THE CONTRACT OF PARTNERSHIP AS AN ALTERNATIVE FOR THE MARITIME LOAN FORM OF FINANCING OF MARITIME COMMERCE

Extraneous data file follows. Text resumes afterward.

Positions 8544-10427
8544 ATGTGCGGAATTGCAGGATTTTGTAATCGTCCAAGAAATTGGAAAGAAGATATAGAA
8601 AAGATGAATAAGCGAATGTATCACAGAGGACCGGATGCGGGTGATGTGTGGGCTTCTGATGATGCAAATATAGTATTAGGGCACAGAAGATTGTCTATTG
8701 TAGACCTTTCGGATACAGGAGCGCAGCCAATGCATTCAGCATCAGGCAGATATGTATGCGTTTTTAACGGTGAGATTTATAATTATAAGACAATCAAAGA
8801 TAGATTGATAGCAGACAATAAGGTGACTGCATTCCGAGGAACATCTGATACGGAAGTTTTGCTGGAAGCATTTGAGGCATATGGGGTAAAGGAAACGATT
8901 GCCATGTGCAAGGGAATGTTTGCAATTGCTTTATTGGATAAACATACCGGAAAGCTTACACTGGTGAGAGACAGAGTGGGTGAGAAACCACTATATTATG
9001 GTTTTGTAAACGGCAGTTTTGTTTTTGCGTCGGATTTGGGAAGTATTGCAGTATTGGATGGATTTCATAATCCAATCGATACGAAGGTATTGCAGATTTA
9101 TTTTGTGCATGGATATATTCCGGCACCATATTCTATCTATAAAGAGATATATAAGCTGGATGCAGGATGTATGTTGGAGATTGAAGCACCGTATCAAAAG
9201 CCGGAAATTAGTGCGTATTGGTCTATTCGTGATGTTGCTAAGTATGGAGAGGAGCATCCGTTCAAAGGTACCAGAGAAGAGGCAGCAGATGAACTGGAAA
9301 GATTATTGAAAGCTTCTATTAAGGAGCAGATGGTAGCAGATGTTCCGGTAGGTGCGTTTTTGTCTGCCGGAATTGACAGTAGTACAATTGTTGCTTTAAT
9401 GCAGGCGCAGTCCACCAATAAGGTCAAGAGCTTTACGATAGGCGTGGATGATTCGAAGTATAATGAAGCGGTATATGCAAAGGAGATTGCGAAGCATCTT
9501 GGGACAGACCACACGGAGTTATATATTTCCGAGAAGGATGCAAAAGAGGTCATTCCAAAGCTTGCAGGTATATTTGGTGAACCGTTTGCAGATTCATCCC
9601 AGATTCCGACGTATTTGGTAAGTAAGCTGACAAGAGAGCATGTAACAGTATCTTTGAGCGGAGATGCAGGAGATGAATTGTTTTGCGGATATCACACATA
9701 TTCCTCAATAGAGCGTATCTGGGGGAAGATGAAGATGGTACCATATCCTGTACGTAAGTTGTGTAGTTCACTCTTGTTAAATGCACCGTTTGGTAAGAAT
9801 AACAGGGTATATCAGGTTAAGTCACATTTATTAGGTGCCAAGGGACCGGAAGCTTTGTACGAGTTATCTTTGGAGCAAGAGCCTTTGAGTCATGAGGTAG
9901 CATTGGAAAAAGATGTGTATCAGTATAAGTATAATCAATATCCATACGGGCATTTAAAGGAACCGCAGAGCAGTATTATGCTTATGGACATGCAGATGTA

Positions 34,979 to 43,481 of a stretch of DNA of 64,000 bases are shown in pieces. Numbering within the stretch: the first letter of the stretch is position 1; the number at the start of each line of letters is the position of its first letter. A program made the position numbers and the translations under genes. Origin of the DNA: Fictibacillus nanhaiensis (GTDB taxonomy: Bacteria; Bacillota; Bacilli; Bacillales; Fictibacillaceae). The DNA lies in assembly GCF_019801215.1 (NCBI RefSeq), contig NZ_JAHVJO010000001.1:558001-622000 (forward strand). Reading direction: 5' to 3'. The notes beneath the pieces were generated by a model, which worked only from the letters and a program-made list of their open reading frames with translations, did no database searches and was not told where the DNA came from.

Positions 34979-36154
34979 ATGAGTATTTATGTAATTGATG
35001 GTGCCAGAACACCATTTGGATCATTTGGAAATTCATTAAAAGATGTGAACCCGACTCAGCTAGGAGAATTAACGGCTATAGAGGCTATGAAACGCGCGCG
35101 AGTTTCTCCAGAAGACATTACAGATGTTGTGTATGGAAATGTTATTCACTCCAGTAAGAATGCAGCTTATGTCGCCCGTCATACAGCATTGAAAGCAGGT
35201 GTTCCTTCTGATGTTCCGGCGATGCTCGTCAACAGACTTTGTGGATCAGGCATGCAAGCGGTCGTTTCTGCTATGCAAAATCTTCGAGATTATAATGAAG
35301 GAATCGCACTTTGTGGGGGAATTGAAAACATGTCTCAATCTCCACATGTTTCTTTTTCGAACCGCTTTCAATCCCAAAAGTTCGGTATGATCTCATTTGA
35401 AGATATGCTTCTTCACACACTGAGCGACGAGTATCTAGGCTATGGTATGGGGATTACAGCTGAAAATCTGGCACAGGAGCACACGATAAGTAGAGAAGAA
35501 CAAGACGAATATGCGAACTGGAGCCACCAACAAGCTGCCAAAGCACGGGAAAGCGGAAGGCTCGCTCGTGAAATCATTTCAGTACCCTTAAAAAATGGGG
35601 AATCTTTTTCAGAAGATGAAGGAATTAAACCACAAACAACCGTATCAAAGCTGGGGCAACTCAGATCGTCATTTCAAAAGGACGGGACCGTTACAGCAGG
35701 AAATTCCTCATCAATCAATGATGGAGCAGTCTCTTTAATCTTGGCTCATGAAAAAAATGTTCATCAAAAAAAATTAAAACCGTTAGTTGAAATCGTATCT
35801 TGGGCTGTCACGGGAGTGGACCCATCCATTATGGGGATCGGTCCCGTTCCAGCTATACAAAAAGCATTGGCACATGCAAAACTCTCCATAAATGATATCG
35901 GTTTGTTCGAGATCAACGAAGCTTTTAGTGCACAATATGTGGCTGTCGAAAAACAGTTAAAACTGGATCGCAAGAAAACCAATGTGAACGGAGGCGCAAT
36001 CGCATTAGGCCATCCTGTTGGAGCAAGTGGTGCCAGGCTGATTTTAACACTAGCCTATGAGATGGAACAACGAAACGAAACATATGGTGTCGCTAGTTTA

The best known form of a common investment in maritime trading was a contract of maritime loan. On the basis of this contract the creditor undertook the risk of the perishing of the ship (periculum maris) in which case he was not entitled to claim his money back, but as a reward he could stipulate the interests exceeding the legal rate in case of a successful journey. Analogical purposes could be realized through making the consensual contract of societas, in case of concluding of a partnership in which only one partner made a contribution of capital and the other socius \contributed his future services that consisted of travelling and trading and as the consequence was exposed to the risk of navigation. The willingness to undertake such a risk, was treated as a very precious component of a partner’s services and in case of a partnership in which only one partner made such a contribution, his contribution was deemed to be of extreme value and importance and thus justify granting him a special position in a partnership that means being excluded from bearing the loss of capital contributed by other socius. The question of the exclusion of one of the partners from bearing the loss constituted one of the issues of the controversy reported in legal sources as magna questio. This controversy is deemed to be related with the transformation of a partnership from the community of properties to a modern kind of partnership being an instrument of conducting economic activities and gaining profits. In the latter the partners did not necessarily create a co-ownership of their properties as their contributions were made quo ad usum. In this kind of partnership also a contribution consisting of future services was very often more important for making profit than a monetary contributions. The heroes of the controversy were two famous republican jurists Quintus Mucius Scaevola and Servius Sulpicius Rufus. The controversy between these two jurists regarded the possibility of making a partnership in which one partner was to have a minor share in the loss in respect of his share in the profit. The pactum on the basis of which one of the partners was to have the minor share in the loss in respect of his share in profit was deemed by Quintus Mucius to be contra naturam societatis, but for his adversary it was possible to make such a partnership and it was even possible to exclude one of the partners from bearing the loss resulted from the partnership’s business. According to Servius such an agreement was valid if such a partner contributed only with his services in the partnership and these services as crucial for partnership’s business were deemed to be of the same value as the capital contributed by the other partners. Servius’ intent was thus to prevent the situation in which the partner who offers only his services for a partnership was obliged to take part in the loss of the capital contributed by other partners.